In the first place, we do not hold national self-determination to be an absolute principle. The Ulster Protestants may have some national characteristics and certainly are a conscious and historically determined community. But we don't accept the two nations programme for Ireland. During the struggle against apartheid, no Marxists that I know of took it upon themselves to champion self-determination for the Afrikaners or the Zulu separatists, despite the fact that nobody disputed that these were nations. We supported the struggle for a united and non-racist South Africa, and we were correct to do so. In these cases we opposed the demand for self-determination, for reasons that should be obvious when one considers the reactionary consequences of such a policy.
Now we come to the crux of Kendziorek and Grabski's argument, which is that "left anti-Semitism" expresses itself primarily in denial of Israel's "right to exist". We should be clear about what this modest-sounding phrase, "right to exist", actually means. Countries recognise each other, usually they recognise each other's borders and legally constituted governments - as Germany recognises Poland, for instance - but nobody except the Zionists advances the slogan of the "right to exist". What this slogan involves is an acceptance of the Israeli state as a positive good in itself - not only that, but the Israeli state as presently constituted, which is legally not the state of its citizens but the state of the "Jewish people" throughout the world, with all the consequences of discrimination and oppression that that implies. It also means the denial of the equal claims of the Palestinian people.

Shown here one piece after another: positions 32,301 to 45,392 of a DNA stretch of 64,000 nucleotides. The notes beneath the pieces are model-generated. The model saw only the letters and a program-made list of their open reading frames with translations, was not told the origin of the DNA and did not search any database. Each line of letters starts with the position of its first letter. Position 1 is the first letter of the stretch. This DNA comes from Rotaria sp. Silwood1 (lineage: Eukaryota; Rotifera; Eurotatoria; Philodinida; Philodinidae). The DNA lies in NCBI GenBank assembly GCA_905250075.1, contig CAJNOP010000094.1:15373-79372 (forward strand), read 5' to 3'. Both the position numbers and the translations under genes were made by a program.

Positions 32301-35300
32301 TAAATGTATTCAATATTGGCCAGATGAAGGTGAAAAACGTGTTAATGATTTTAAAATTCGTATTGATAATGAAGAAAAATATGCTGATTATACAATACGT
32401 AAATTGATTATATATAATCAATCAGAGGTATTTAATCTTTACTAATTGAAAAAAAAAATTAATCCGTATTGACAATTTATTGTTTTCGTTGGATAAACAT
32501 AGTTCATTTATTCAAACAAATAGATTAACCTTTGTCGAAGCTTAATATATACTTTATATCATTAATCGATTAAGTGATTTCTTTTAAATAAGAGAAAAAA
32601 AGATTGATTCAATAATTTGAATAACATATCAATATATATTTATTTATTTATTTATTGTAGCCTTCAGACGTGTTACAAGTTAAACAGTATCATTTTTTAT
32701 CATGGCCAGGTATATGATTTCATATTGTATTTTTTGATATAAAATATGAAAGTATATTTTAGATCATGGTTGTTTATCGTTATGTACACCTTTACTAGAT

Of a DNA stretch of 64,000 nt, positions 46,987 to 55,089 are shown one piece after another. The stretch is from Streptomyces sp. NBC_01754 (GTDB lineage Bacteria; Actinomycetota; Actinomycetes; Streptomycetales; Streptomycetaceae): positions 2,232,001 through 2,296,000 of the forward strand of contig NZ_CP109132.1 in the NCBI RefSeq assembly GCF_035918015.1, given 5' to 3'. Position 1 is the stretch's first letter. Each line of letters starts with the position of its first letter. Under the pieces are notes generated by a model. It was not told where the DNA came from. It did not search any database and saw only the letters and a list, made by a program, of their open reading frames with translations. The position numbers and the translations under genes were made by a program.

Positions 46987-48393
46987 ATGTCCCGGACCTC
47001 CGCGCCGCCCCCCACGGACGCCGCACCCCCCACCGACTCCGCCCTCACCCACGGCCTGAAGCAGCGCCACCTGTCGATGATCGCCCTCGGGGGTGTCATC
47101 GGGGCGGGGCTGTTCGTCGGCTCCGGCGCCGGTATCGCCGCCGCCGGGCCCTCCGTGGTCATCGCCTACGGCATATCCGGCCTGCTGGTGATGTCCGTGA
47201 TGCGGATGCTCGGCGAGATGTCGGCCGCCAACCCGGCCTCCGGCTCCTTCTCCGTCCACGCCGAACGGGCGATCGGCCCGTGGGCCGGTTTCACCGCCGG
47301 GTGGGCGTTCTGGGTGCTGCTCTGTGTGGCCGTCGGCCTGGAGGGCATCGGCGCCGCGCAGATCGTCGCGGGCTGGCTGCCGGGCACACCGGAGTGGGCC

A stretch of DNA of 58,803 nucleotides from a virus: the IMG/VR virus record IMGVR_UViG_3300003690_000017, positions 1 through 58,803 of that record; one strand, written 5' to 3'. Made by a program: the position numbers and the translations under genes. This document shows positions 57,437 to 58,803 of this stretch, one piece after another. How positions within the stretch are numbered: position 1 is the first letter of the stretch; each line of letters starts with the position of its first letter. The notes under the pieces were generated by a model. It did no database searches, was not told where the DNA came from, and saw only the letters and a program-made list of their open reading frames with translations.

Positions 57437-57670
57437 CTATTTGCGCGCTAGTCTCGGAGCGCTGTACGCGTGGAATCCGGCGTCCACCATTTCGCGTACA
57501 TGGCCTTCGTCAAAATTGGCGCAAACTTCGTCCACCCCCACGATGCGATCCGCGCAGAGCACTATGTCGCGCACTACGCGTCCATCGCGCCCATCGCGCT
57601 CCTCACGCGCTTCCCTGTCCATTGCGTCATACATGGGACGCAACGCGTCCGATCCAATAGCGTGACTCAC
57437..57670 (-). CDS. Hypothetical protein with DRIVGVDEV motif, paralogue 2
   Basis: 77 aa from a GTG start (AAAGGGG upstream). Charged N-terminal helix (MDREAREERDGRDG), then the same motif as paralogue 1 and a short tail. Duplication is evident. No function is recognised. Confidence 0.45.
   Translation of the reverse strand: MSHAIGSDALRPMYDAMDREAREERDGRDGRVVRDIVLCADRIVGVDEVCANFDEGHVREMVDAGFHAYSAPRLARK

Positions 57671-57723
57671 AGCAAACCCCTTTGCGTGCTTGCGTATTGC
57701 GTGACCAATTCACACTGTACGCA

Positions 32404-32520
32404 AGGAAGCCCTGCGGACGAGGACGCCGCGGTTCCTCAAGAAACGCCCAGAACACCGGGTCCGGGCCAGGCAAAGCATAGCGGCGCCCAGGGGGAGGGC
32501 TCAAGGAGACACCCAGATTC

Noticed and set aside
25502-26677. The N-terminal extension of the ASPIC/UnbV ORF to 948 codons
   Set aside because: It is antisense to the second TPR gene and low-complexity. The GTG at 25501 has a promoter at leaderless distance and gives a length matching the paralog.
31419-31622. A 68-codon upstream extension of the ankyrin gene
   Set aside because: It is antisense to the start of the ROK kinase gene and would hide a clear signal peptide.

What is at issue here is not the right of Jews to live in the Middle East, but whether this right should take precedence over all else. It is noticeable in this context that Kendziorek and Grabski oppose the right of return of Palestinian refugees to their homes within what is now Israel. This, of course, is held by the Zionists to be unacceptable because it would erode Israel's Jewish majority and therefore Israel's "right to exist" as a Jewish-dominated state. Nor is the proposal for a bi-national federated state, or for a secular democratic state that would protect Jews' equal rights, held to be acceptable. The only solution that can be discussed is one that enshrines the already existing dominance of Israeli Jews over non-Jews. We can protest that we want to protect the rights of Jews, but in the left-Zionist discourse the only right that matters is the right of Jews to constitute a "Jewish" state in which non-Jews may be tolerated but cannot have equality. Opposing Jewish supremacy is ironically considered "anti-Semitic".